Monday, April 26, 2010

Notes on the 'Volker Rule' and the Financial Crisis of 2008.

The ‘Volker Rule’, proposed by the Obama administration early in 2010, has generated considerable controversy. The two main features of the ‘Volker Rule’ is: 1) a ban on proprietary trading and bank involvement in hedge funds and private equity funds for their own profit independent of their customers, and 2) the introduction of measures to bar the further consolidation of the financial system. Much depends upon the exact wording of the planed legalization, but the ultimate aim is to rectify issues of moral hazard and to mitigate the systemic treat to the financial system posed by reckless financial operations. In terms of moral hazard, the proposed reforms will attempt to demarcate between speculative financial operations and commercial banking operations which are insured by the public. Therefore, according to the Administration’s position, undue risk will not be insured by the public and the costs of which will remain with those who have generated it, thereby reducing moral hazard. Concurrently, financial stability will be further served by the reduction of moral hazard and the interdiction placed upon increased consolidation of the financial system. In an effort to evaluate the proposed ‘Volker Rule’, an analysis of the financial crisis will be rendered, therefore allowing the White House’s position to be compared with prior experience of financial instability and the problem of moral hazard.

The proximal cause of the financial crisis was the increased rate of defaults among holders of sub-prime mortgages toward the end of 2006 and the beginning of 2007 (Blackburn, 2008, p. 64). The burst of the housing bubble and the free fall of mortgage-backed securities led to a classic liquidity trap. Bank increased their propensity to horde and ipso facto the credit market contracted. The underlying cause of the sub-prime market collapse, which precipitated the wider financial crisis, had deep roots within the evolution of the American financial system and the conditions of the consumption-led and debt-fed growth of the 2001-2006 period (Blackburn, 2008, p. 71; Gowan, 2009, pp. 7-9).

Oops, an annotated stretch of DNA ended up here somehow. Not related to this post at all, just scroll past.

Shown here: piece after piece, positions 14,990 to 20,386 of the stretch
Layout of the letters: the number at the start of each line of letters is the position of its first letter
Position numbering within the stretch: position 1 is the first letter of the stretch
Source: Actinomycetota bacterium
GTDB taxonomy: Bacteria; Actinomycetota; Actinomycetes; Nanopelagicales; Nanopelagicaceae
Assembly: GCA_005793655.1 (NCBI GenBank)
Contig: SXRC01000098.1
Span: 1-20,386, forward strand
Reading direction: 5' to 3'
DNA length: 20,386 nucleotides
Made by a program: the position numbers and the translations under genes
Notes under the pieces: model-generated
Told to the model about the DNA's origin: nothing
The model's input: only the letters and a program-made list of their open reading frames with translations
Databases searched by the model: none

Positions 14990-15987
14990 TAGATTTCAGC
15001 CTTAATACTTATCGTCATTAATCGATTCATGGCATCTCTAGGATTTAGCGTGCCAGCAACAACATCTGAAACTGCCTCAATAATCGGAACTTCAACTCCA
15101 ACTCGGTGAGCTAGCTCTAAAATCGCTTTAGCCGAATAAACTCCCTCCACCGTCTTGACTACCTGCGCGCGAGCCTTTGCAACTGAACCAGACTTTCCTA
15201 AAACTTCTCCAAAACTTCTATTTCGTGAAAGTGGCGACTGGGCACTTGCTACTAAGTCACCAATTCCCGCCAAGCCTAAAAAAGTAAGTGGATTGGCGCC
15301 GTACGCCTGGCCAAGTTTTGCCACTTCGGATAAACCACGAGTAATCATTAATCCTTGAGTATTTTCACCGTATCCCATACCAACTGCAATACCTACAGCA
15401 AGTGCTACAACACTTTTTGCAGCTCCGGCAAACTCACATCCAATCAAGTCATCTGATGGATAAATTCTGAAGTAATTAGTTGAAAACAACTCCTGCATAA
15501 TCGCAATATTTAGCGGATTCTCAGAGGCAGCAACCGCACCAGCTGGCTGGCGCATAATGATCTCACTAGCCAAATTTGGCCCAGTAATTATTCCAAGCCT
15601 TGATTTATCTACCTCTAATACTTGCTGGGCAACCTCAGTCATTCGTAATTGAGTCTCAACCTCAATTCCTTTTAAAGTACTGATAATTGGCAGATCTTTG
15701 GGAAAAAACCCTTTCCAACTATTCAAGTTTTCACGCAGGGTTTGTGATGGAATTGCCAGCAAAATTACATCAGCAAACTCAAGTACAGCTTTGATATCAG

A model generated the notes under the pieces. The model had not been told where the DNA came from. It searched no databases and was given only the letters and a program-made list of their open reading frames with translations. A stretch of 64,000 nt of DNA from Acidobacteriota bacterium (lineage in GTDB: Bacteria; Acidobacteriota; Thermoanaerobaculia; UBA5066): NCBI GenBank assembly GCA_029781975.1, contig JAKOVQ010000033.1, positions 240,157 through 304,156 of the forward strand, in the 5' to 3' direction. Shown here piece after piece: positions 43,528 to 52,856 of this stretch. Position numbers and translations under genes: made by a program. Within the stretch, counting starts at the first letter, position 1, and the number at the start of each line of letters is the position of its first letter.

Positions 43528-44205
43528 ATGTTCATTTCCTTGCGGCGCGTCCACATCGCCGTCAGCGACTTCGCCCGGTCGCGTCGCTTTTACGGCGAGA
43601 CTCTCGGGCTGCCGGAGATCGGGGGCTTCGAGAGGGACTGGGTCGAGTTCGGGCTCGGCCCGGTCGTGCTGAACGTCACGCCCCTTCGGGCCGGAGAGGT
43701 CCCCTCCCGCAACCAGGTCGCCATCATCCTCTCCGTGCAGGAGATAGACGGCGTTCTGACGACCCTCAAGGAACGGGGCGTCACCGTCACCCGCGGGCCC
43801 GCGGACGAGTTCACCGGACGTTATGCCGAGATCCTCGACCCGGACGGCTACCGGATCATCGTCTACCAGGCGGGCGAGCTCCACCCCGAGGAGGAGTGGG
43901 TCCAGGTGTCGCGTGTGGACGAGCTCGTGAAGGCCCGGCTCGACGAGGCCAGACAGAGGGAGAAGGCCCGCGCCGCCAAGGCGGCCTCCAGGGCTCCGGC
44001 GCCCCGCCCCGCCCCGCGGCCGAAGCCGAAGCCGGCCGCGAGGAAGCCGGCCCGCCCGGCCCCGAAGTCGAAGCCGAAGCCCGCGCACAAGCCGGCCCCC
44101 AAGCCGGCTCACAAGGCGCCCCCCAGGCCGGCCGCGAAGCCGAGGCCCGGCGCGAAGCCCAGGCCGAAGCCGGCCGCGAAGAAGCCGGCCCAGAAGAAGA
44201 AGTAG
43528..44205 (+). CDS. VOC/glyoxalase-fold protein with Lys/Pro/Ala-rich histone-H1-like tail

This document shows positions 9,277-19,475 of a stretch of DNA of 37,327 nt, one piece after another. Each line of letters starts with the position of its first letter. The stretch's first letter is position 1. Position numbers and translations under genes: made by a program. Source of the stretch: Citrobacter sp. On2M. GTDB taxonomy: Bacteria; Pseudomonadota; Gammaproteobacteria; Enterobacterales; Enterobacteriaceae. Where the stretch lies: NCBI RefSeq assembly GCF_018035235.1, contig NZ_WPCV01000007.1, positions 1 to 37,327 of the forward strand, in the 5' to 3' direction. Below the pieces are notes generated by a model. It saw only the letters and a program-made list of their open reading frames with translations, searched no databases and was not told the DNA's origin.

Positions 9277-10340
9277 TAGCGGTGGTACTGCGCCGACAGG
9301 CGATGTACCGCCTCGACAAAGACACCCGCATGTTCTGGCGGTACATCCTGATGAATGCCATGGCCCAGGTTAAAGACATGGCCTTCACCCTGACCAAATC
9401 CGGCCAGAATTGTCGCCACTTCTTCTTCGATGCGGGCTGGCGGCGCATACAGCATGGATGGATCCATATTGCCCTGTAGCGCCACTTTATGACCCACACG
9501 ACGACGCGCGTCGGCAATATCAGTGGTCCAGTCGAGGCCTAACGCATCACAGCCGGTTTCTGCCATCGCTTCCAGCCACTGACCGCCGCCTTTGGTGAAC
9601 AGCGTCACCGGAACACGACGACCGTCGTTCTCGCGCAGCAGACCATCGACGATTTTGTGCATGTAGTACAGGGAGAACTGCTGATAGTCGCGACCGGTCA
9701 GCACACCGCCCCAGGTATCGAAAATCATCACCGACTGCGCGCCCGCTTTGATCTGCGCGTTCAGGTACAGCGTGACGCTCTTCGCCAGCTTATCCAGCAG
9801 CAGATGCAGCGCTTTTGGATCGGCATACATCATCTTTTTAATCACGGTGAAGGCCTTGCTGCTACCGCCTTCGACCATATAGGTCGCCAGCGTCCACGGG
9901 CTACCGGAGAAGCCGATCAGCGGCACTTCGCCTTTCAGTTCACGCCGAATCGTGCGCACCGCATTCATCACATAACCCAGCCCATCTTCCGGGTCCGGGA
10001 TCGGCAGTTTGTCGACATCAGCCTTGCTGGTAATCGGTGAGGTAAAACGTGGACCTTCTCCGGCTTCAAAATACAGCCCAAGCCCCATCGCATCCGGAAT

The growth exhibited in the 2001-2006 period was not predicated upon increased levels of productivity, evidenced by the enlarged levels of both corporate and private debt. Between 1997 and 2007 total debt in the U.S. economy grew by almost 100% of gross domestic product (GDP), from 255.3% in 1997 to 352.6% in 2007 (Blackburn, p. 66). Of this, debt in financial institutions grew the fastest with 63.8% of GDP in 1997 to 113.8 % of GDP in 2007, compared with an increase from 66.1% to 99.9% of GDP held by households in the same period (Blackburn, p. 66). This coalescence of debt within the American economy was itself a product of numerous factors, not least of which was the development of pension funds (injection of cheap credit) and the formation of what Peter Gowan (2009, pp. 6-8) has called the “New Wall Street System” that involved excessive levels of leveraging and a series of adjunct financial institutions that have been characterized as a “shadow banking system”.

The first plank of the Volker Rule, the proposed ban on proprietary trading in commercial banks and their involvement in hedge and private equity funds, is aimed at the shadow banking system. However, Paul Volker’s emphasis on commercial banking misses most of this system which is primarily based around investment banks. Senator Mike Johanns responded to Volker’s skewed focus upon commercial bank, he said: “I don’t think the Volcker rule would have stopped the behaviour of A.I.G.” (Chan, 2010). Volker dogged this counterfactual point by stating he wished to foresee future treats to the system and reaffirmed his commitment to end “taxpayer support for speculative activity” (Chan, 2010). The point still remains, however, that the financial crisis emanated from the highly leveraged position of investment banks and the shadowy system of associated financial institutions that facilitated balance-sheet expansion and ultimately debt saturation.